More than 12 years ago, urban sprawl and gridlock in the Greater Toronto Area (GTA) were completely out of control and rapid development threatened the region’s water and food sources. That’s why the provincial government stepped in and brought smarter regional planning to Ontario. The Greenbelt and Growth plans were established to better coordinate and direct new housing, industry and infrastructure  to appropriate areas, while protecting sensitive forests, wetlands, wildlife habitat and  prime farmland.  The Plans work in tandem to specify where new development can and cannot go, for the benefit of all Ontarians.

 

Each Plan has its unique role. First, let’s look at the Greenbelt. It’s more than 2 million acres of protected land – making it the largest greenbelt in the world. Enacted in 2005 and recently updated in May 2017, the Greenbelt includes  some of the province’s best agricultural lands and sensitive natural features such as the Niagara Escarpment, the Oak Ridge’s Moraine, the Holland Marsh and Niagara Tender Fruit lands.  It extends as far north as Tobermory and stretches 325 Kilometres from Rice Lake in Northumberland County in the east to the Niagara River on the U.S border. The Greenbelt  wraps a green arc around the Greater Golden Horseshoe (GGH), one of the fastest growing regions in North America.

The Greenbelt is designed to permanently protect farmland and natural areas from urban sprawl. It also provides important elements for healthy livable communities . These include clean air, clean water, local food and a vibrant and diverse economy, all which are crucial to maintain in the face of a changing climate.

But the Greenbelt doesn’t act alone. The Growth Plan is its dance partner in guiding land use planning in the GGH.

Ontario’s Growth Plan for the Greater Golden Horseshoe (GGH) is the Greenbelt’s slightly younger sibling. First enacted in 2006, and recently updated in May 2017, it is a regional land use plan that manages and directs urban growth in the GGH, where a quarter of all of Canada’s population currently lives.  It does this by stipulating that cities and towns must increase the density of settlement – the number of residents per square kilometre – within existing urban areas, and sets the number of people per hectare that cities and towns must house and employ when they expand their boundaries for new development. The result intended is to build more complete communities  where people are close to shops, transit and greenspace and that are also easier and cheaper to service with sewers, water, transit and roads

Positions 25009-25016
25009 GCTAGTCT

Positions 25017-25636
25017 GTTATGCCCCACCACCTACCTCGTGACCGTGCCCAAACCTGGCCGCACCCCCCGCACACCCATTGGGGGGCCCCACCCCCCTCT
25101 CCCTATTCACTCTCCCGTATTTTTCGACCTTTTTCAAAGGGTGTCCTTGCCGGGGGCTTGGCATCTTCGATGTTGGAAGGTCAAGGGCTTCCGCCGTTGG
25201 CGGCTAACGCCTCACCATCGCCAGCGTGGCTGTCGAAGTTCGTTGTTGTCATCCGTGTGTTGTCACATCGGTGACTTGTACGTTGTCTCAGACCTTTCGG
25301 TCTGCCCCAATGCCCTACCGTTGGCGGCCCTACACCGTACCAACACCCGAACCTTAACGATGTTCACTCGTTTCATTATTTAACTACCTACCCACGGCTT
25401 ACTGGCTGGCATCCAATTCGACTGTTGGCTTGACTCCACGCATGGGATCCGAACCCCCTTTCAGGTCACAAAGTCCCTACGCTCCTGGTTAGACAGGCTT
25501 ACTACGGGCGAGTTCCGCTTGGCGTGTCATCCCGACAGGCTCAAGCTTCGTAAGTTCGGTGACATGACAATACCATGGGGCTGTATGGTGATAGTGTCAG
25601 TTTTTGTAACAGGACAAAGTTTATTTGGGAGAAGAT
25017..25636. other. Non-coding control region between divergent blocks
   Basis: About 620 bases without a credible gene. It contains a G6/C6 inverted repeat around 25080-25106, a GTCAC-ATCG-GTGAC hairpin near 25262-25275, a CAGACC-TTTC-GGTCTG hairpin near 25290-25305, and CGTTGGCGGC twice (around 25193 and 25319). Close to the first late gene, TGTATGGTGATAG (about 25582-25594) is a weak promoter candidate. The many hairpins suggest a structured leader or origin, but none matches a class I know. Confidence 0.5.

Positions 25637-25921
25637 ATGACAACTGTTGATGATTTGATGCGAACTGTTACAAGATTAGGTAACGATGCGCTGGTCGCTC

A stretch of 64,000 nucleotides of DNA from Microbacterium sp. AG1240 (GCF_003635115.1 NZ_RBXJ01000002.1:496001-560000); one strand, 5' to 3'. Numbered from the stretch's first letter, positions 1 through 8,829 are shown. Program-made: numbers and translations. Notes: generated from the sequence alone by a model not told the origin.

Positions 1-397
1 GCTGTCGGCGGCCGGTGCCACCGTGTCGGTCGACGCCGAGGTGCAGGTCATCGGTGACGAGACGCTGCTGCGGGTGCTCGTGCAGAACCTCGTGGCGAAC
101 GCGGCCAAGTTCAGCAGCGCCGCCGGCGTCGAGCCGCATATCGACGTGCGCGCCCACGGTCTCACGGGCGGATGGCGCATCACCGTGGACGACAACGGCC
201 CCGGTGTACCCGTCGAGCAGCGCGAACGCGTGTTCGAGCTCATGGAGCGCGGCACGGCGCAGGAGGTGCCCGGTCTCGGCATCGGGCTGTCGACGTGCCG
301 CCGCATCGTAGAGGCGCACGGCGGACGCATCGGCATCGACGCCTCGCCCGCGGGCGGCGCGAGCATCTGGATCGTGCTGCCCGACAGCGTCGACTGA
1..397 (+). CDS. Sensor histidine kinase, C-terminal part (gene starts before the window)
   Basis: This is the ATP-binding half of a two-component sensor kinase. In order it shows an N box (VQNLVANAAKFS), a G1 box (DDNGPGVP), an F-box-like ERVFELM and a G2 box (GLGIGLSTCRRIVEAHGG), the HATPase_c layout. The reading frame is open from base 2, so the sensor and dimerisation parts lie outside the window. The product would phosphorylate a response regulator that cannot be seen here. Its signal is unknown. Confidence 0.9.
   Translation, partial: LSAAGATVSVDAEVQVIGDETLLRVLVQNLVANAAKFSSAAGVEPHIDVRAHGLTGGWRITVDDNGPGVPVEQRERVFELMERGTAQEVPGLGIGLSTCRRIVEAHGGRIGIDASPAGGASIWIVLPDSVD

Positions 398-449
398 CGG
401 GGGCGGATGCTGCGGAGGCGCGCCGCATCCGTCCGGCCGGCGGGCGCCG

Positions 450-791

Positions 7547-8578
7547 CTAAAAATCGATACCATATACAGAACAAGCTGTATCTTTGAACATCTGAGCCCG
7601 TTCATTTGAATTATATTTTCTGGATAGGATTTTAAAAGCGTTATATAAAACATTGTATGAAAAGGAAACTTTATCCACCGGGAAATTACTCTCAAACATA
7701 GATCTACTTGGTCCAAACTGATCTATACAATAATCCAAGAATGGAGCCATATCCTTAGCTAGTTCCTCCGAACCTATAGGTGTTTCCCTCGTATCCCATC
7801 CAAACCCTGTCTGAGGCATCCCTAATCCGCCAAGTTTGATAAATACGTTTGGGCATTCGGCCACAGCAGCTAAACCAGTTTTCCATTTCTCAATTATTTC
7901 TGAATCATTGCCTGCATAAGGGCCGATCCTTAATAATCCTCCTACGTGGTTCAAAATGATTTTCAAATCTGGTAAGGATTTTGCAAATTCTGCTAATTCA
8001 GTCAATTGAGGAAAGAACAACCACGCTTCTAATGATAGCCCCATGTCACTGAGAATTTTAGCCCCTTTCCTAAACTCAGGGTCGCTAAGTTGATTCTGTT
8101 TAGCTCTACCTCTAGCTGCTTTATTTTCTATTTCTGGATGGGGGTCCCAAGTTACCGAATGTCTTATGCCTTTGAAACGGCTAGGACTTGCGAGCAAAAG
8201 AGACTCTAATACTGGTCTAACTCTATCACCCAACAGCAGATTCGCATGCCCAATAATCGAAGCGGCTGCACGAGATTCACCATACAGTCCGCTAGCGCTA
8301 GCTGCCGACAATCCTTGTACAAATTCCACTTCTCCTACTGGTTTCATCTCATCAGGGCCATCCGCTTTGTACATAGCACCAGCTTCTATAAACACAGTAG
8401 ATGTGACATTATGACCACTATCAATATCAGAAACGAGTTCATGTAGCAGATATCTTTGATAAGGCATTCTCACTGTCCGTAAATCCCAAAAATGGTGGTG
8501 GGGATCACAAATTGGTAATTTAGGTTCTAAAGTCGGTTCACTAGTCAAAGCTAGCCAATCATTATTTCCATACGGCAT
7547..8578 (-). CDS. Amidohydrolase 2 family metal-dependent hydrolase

This approach is critical in a region where the population is expected to nearly double by 2041. This growth is being driven by a high quality of life and prosperous economic conditions in the GGH, including safe cities, exceptional natural features, productive farmland and abundant water resources. With such a rich supply of resources and an increasing population, there is a need to make sure that land is used efficiently and that services and infrastructure investments are made in the right places to ensure the GGH’s long term prosperity and success.

Strong policies are the foundation for navigating the coming growth in the GGH.  But, we also need to makes sure that the province’s plans are properly implemented by municipal governments to deliver the intended results. Environmental Defence, with your help and involvement, will be there to make it happen.

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